Early on I attempted to rid myself of all things Southern except, of course, my charm. I believed the accent and expressions made me sound ignorant, and I wanted to be cosmopolitan, sophisticated and smart. Then over dinner once in the North Country suddenly, “Well, that ’bout knocked me slap dead” came flying out of my mouth.
It occurs to me that, as Thanksgiving approaches this year — the second Thanksgiving of the economic plunge — some people may have a difficult time being thankful. Just recently the jobless rate reached double digits, and that does not include the underemployed. That’s still not as bad as the rate during the Great Depression, when about a fourth of the workforce were out of work. Ten percent is not as bad as 24 or 25 percent, but for the person who is unemployed, it is 100 percent.
Most of us are thinking about gratitude this week. And why not? Everywhere we look there are reminders of our wealth of blessings.
As a young girl, Jean Wilder remembers her mother baking apple crunch pies for the Country Store Bake Sale. It was only one of the delicious homemade goodies Laura Pennington made to support the preservation of the historic Stephen D. Lee Home at 316 Seventh St. N.
If you are lucky enough, your mother or grandmother had a recipe box that now lives in your own kitchen. I don’t know many cooks who actively keep one nowadays. I think the advent of instant recipes via the Internet, along with enough published cookbooks to warrant their own section in bookstores, have lessened the importance of saving passed-down recipes. And, many of these passed-down recipes have lost their relevance to today’s cook, with amounts given in pinches, or ingredients that include such items as oleo or prunes (lots of prunes in those old recipes).
Mississippi State University welcomes the holiday season with a two-day arts and crafts fair Nov. 30 and Dec. 1, from 10 a.m. to 7 p.m. both days, at the Joe Frank Sanderson Center on campus.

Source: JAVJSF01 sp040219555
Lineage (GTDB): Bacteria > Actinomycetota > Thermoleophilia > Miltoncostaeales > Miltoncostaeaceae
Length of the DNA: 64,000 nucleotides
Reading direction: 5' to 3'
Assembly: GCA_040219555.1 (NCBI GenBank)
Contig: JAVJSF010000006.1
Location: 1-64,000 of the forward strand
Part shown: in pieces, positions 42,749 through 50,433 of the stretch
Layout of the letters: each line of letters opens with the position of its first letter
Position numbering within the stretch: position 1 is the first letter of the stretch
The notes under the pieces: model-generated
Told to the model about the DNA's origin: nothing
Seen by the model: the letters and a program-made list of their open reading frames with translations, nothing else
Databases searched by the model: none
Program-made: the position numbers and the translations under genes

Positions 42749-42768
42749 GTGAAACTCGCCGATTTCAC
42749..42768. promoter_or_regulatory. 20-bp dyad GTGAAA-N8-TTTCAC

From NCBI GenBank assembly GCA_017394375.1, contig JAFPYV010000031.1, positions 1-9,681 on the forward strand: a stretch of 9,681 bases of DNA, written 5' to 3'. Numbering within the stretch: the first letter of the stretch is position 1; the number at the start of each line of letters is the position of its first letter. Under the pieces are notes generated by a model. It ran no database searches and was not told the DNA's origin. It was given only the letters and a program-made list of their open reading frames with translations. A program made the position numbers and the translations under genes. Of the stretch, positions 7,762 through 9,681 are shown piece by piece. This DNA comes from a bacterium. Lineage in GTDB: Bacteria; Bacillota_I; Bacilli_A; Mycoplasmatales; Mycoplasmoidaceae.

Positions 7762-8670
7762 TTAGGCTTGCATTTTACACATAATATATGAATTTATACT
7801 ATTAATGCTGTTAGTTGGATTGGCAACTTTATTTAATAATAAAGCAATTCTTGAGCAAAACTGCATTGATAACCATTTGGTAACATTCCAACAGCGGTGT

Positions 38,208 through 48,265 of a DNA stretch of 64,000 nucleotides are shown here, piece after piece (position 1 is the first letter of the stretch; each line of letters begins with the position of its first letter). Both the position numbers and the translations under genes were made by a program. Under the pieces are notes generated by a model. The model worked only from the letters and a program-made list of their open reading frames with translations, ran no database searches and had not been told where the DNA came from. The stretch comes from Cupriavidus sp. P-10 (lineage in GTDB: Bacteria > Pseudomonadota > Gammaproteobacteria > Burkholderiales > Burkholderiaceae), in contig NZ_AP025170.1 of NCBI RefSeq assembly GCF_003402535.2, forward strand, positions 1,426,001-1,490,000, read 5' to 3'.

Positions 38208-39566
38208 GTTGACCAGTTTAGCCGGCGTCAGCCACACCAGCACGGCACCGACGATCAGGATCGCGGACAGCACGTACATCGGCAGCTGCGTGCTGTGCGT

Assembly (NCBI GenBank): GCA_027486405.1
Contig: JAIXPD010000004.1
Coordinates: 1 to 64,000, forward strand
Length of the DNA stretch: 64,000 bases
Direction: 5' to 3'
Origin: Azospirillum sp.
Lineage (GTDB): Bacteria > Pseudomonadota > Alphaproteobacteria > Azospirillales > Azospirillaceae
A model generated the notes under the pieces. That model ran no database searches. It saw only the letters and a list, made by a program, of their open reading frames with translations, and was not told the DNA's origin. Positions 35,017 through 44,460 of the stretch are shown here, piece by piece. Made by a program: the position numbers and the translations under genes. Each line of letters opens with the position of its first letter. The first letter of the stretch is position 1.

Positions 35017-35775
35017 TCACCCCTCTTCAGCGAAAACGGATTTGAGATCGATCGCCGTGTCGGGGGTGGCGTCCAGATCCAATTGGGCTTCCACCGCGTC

It’s dusk on Christmas Eve. All is cold in London’s darkening streets. As gloom settles in the accounting office of Scrooge and Marley, old Ebenezer Scrooge, that bitter miser, sparingly lights a candle at his desk. Nearby, his shivering clerk, Bob Cratchit, copies accounts.
Have you asked yourself, “Why can’t I find anything about my people in my county’s heritage book?” Do you wish your ancestors had left behind a narrative of their own lives, rich in details about the people, places, and things that were most important to them?
Dozens of poinsettia varieties and novelty plants will be on display and sale at the Dec. 4 Holiday Open House hosted by Mississippi State University’s Department of Plant and Soil Sciences. Additional poinsettia displays will be available Dec. 5 in Kosciusko and Jackson.
Mississippians may find themselves with many people on their gift lists and a small budget this year, but a few ideas and some creativity can help them give good gifts.
The Columbus Arts Council presents the award-winning Saint Petersburg Classic Ballet Theatre of Marina Medvetskaya in a “Classical Holiday Ballet Gala” Sunday, Dec. 6, at 2:30 p.m. The professional dance troupe of Russia will bring to life Tchaikovsky’s most beloved numbers from the second act of “The Nutcracker,” as well as other classical gems. They will also perform “Remember When,” a new one-act ballet to the music of George and Ira Gershwin during the festive event at Rent Auditorium on the Mississippi University for Women campus.